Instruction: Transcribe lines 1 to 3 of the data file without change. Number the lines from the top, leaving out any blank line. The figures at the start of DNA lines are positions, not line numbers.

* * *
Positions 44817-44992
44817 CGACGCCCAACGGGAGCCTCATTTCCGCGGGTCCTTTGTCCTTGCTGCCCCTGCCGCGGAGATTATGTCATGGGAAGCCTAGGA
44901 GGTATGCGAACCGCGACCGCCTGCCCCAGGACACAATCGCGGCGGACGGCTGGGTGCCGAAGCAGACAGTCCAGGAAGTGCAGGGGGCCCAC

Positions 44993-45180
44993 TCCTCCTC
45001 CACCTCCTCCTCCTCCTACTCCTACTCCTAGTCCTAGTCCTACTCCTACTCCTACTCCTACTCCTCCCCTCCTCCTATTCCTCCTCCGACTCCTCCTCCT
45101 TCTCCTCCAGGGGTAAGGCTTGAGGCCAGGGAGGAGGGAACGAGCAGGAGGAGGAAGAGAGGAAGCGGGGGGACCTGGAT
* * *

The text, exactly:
Positions 44817-44992
44817 CGACGCCCAACGGGAGCCTCATTTCCGCGGGTCCTTTGTCCTTGCTGCCCCTGCCGCGGAGATTATGTCATGGGAAGCCTAGGA
44901 GGTATGCGAACCGCGACCGCCTGCCCCAGGACACAATCGCGGCGGACGGCTGGGTGCCGAAGCAGACAGTCCAGGAAGTGCAGGGGGCCCAC